Individuals who use a digital camera need to know the difference between RAW and JPG Formats. If they don’t, they could make some serious and irreversible mistakes.
Distinctions: the Definitive RAW and JPG
The distinction between RAW and JPG formats is simple and yet definitive.
Since RAW deals with an early stage of photographic development, it should come first. In fact, its distinction is necessary in order for JPG to make sense.
A RAW file is called a “digital negative” due to its similarity to a regular film negative. It is an unprocessed record of a photo or video shot containing all the sensory information necessary to create a viewable image. In this sense, a RAW is a “beginning-stage” file.
- Total sensory information – due to a state of non-compression, RAW files contain all the information from the camera sensor needed to create a full image. This includes transformational and descriptive data.
- Numerous color shades – 12-14 bits per image can feature around 4,096 colors. That’s a wide gamut from which to choose.
- High image quality – since RAW files are unprocessed and contain lossless data from the camera sensor, photographers can develop high-quality images.
- Non-destructive alterations – changes made do not affect the original RAW file.
- Flexibility in pace and progression – photographers have control over their parameters and can choose how to develop their images, from skipping unnecessary steps to working on visual dynamics like sharpness and contrast.
- Large files, limited space – RAW files are larger than other files when saved, so they require more space on memory cards.
- Longer saving and processing time periods – RAW files take a long time to save and process due to the lack of compression and set parameters.
- Minimal software –a small number of software programs designed for RAW files is currently available. Further innovations will broaden the range of capabilities.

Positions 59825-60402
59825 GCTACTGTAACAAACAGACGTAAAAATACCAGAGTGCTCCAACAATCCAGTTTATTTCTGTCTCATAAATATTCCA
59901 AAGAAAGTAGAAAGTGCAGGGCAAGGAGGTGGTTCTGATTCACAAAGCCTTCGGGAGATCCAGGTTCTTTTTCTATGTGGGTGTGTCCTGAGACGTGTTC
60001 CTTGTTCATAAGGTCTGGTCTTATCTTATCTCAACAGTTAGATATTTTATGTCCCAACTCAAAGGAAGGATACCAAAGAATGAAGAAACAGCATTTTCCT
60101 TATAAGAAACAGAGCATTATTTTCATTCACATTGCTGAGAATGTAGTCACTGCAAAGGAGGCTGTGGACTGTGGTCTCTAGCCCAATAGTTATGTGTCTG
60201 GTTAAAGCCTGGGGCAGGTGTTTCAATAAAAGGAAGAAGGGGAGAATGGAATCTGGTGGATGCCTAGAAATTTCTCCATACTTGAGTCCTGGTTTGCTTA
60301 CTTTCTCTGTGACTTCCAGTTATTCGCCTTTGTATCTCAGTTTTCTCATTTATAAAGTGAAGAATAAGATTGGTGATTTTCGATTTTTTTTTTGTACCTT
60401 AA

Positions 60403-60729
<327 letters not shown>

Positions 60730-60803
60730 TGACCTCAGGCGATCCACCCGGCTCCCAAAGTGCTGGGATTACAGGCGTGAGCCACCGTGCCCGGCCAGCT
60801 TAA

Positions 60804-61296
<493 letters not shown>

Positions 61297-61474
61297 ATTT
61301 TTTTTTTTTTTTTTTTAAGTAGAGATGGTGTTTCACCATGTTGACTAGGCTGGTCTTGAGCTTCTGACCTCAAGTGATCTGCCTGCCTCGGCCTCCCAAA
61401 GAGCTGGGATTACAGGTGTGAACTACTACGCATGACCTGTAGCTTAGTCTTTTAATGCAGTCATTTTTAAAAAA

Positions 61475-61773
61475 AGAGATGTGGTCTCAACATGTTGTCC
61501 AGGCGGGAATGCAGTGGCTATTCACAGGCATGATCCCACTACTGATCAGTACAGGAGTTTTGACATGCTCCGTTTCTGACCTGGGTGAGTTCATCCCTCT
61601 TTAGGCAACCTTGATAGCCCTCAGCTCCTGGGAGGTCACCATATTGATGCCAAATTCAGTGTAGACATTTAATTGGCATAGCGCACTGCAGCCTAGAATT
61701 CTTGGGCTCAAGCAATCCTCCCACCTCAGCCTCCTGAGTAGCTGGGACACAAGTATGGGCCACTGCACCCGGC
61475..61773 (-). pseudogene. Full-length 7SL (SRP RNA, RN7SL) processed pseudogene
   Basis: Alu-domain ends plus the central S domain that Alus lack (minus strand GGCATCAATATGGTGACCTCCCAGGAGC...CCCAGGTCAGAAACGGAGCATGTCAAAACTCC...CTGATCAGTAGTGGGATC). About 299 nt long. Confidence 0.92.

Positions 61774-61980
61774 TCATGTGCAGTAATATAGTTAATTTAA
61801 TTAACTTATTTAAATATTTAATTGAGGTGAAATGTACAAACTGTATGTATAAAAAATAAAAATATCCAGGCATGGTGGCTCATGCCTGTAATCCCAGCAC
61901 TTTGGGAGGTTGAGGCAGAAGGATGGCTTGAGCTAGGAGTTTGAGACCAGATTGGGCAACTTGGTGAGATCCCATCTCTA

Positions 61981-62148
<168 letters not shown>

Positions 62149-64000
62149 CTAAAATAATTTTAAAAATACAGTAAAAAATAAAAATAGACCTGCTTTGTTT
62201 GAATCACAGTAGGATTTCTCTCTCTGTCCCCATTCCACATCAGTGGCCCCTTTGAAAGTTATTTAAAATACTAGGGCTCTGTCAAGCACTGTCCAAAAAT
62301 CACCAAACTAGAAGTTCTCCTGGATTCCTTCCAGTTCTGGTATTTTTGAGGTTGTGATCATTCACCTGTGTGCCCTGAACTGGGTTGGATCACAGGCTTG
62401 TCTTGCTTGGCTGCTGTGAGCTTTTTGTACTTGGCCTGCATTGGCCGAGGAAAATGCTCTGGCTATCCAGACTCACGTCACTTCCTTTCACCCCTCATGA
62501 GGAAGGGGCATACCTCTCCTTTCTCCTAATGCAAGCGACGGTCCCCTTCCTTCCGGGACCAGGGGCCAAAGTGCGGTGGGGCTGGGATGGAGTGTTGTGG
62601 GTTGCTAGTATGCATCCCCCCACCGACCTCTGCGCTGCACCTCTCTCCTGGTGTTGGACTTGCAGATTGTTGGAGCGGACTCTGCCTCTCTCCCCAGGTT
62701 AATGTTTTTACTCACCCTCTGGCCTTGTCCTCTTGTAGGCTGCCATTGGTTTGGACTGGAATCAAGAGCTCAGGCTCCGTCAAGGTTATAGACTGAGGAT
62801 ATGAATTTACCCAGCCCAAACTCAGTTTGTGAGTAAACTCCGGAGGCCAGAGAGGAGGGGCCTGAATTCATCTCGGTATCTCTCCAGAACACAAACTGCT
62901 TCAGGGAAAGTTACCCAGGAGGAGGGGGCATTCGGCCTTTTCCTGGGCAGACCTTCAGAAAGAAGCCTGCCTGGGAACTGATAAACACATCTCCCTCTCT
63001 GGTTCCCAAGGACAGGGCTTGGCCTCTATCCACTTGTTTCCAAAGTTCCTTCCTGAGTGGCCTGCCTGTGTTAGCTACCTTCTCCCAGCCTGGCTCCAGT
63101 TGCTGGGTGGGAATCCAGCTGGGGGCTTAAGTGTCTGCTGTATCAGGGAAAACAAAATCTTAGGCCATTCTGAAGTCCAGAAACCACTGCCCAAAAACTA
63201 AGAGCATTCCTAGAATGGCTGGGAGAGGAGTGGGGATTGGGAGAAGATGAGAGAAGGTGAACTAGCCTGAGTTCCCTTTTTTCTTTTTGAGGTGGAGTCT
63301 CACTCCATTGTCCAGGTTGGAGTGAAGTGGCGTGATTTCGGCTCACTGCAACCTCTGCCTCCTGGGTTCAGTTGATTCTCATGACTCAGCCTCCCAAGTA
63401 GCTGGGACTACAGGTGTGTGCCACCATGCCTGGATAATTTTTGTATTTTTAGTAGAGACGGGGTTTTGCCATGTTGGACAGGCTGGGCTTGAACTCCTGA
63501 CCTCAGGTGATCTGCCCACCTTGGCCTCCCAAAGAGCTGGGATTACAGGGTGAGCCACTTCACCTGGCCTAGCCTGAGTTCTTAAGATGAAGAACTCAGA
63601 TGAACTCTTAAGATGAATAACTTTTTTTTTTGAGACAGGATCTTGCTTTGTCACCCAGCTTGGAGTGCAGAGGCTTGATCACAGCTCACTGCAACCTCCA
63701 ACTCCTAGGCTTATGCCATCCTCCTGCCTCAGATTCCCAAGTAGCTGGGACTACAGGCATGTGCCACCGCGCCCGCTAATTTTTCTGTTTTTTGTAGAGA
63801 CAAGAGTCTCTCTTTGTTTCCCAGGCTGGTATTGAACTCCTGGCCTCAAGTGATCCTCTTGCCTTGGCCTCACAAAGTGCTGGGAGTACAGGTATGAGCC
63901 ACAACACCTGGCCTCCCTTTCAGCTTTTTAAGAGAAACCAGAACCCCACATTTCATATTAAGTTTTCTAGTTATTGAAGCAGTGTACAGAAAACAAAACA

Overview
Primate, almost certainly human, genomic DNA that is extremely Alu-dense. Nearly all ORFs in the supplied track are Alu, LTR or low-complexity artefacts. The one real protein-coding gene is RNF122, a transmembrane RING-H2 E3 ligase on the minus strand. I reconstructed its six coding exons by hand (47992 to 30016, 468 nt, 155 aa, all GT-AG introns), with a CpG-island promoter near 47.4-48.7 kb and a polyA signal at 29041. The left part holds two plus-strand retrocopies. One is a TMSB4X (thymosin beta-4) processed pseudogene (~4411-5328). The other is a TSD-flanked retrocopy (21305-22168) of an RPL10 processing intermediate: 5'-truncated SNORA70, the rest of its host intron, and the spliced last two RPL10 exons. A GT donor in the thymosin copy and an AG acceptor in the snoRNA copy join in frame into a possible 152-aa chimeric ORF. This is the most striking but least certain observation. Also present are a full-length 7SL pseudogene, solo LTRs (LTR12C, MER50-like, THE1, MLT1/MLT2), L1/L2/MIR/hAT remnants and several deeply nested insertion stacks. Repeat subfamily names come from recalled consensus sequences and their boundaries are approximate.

The JPG, or JPEG, tag stands for the “Joint Photographic Experts Group” that devised the standard it represents. It refers to a format of processed files common to a many public venues such as the Internet.
Digital cameras feature automatic settings for JPG/JPEG format so photographers can create images in compressed form without the need for conversion.
These images are ideal for photo enthusiasts who have a desire for the convenience of instant creations. Many everyday users do not like taking the time manipulating RAW files as professional photographers do, even with bit graphics editors to help them.
- “Rapid-Fire” shooting – photographers capture JPG/JPEGs in quick succession.
- Full compression – Since JPG/JPEG files are compressed, they are small, so memory cards hold a great number of them at any given time.
- Quick processing – JPG/JPEG files are compressed, so they process quickly.
- Easy transmission and uploading – Due to their compressed state and small size, JPG/JPEG files are easy to transmit/upload into computer/Internet programs.
- No deterioration – JPG/JPEG images show little to no apparent deterioration from loss of sensory data until they reach A4 in size. This allows some flexibility.
- Specialized software – a large number of software programs exist to process JPG/JPEG files, so technology allows for increasing capabilities.
- Incomplete control – photographers have little to no control over their creations. Although they can manipulate to some degree, their capabilities are minimal.
- Low quality – since JPG/JPEG files are made quickly, some sensory information is lost and photographers are unable to manipulate their creations. As a result, the images are lower in quality than RAW files.
- Limited color options – Since JPG/JPEG files are compressed and contain less sensory data, they feature only 8 bits of color. That’s only 256 shades per pixel.
What is Better—Creative Control or Speed and Ease?
RAW files and JPG/JPEG files differ according to appearance, processing ability, processing time and venue. When it comes to photography, all of these factors play a significant role in what is considered to be “better.”
Professional photographers have an agenda. Creativity and uniqueness are at the heart of their work, so every aspect of production is essential. RAW files are preferred so photographers can manipulate their photos as they want or need.
Everyday users, on the other hand, have neither the knowledge nor concern for image manipulation. They have only a desire to share photos that are clear enough for others to see and enjoy. The quick and easy approach to photo-taking is most necessary to them.
In the end, the idea of what is “better” rests in the photographer and that photographer’s purpose. Since each case is different, such a determination is always subjective.